The more I think about it, the more irked I get about the fact that the recent Globe piece on American religious con man Ralph Reed said absolutely nothing about his current ethics controversy.
A really brief discussion of that controversy can be found here, in the current issue of The Nation, with the salient stuff coming at the end (emphasis added):
To be sure, Democrats have a sorry history of running as reformers. The party's inability to exploit the Enron debacle--at least partly because some Democrats accepted Enron-linked donations--shows there's more to hanging a scandal around your opponents' necks than merely watching it unfold. But because of Abramoff's long and close ties to the GOP establishment, the scandal of this particular lobbyist presents a unique opening. Indeed, while the primary focus should be on House and Senate races, one of the most interesting playouts of Abramoff's troubles may come in Georgia, where his pal from college Republican days, Reed, is running for lieutenant governor. Reed's most aggressive Democratic foe, former State Senator Greg Hecht, has created a model for Democrats seeking to make hay from the scandal by banging away at what he refers to as the Abramoff-Reed scandal. It appears to be working. According to the Atlanta Journal-Constitution, Georgia Republicans are worried about polls that show Reed's negatives beginning to move ahead of his positives. If Democrats are smart, they'll recognize that these trends can apply well beyond the borders of Georgia.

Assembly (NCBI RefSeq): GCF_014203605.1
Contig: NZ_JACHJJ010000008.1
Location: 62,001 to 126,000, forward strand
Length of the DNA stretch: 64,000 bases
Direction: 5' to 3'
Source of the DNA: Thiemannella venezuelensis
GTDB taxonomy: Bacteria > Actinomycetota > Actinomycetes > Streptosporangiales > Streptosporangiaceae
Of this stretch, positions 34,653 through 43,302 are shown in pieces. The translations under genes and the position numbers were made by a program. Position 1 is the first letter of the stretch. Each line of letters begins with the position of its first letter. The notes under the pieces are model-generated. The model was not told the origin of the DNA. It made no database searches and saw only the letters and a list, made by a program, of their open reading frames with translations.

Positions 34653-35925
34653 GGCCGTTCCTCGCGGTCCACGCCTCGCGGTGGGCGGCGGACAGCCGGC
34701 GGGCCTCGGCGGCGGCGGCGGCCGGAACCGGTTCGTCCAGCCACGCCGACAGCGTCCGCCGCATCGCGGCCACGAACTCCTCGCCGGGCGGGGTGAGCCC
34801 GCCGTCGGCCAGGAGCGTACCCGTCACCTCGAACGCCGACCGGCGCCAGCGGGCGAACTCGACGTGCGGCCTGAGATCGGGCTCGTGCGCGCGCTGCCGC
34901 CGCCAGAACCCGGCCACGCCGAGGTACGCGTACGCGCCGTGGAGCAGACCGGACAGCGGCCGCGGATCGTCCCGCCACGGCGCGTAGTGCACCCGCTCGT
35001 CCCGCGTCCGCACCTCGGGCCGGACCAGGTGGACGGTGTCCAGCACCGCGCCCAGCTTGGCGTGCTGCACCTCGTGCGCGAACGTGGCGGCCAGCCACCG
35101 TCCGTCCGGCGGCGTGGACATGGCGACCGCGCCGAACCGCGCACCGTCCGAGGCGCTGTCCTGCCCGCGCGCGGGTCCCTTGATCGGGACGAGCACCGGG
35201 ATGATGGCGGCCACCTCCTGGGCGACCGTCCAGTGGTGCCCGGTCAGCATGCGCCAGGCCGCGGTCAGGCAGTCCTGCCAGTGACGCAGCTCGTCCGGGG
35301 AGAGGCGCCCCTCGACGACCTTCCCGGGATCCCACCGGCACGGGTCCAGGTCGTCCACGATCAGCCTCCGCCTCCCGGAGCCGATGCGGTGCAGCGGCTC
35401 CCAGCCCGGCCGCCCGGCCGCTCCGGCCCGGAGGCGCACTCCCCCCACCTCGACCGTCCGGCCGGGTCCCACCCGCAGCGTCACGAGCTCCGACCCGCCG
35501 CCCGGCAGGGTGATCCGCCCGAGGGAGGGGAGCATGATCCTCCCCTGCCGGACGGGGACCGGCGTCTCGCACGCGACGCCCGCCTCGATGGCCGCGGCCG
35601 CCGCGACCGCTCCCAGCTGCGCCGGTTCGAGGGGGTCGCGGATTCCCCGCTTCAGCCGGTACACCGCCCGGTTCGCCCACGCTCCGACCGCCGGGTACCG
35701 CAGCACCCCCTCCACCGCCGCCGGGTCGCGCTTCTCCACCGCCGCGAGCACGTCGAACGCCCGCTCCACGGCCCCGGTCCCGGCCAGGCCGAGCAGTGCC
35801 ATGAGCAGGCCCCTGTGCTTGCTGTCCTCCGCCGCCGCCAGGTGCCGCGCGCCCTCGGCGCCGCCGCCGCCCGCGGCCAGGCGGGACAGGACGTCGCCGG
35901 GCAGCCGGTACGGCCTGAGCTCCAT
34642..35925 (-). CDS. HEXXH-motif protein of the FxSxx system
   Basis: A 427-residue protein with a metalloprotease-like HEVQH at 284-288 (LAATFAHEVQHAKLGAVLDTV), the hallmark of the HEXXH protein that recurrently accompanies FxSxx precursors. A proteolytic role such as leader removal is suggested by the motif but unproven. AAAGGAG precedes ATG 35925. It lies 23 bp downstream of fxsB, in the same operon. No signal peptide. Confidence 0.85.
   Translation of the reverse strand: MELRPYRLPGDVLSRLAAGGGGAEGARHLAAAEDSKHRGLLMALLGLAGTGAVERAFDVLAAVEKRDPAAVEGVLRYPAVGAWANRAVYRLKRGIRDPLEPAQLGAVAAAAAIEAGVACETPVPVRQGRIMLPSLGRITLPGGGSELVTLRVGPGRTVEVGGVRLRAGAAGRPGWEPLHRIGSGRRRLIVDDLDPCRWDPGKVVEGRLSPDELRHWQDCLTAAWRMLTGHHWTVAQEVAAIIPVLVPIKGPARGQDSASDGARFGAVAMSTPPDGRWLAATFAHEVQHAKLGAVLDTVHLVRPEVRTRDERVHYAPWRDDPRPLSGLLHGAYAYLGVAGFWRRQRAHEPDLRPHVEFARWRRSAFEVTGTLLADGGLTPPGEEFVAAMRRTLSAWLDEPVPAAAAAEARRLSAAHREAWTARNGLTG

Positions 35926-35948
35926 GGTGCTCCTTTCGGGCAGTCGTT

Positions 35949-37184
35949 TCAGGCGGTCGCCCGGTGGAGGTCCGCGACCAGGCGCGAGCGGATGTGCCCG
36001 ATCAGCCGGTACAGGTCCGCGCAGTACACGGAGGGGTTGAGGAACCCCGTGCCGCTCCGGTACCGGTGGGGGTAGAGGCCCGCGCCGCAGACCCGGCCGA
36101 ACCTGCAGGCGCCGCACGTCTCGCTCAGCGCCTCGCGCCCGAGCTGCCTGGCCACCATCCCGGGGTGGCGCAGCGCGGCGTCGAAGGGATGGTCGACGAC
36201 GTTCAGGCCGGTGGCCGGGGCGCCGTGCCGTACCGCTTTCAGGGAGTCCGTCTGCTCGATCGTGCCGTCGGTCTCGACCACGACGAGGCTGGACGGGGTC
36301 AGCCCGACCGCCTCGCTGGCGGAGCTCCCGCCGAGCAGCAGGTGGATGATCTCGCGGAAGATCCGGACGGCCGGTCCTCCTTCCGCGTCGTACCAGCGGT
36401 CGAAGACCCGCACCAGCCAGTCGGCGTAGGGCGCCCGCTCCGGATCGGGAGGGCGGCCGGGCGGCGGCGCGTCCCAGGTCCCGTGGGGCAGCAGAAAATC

But, apparently, not across international borders. That would be too much to ask for.
SOME SERIOUS SHIT: If you don't think Ralphie Boy is running with a rough crowd, well, his good buddy Jack appears to be in a whole heap of trouble. And I'll just bet all of Wankerville's finest are going to find something else to blog about.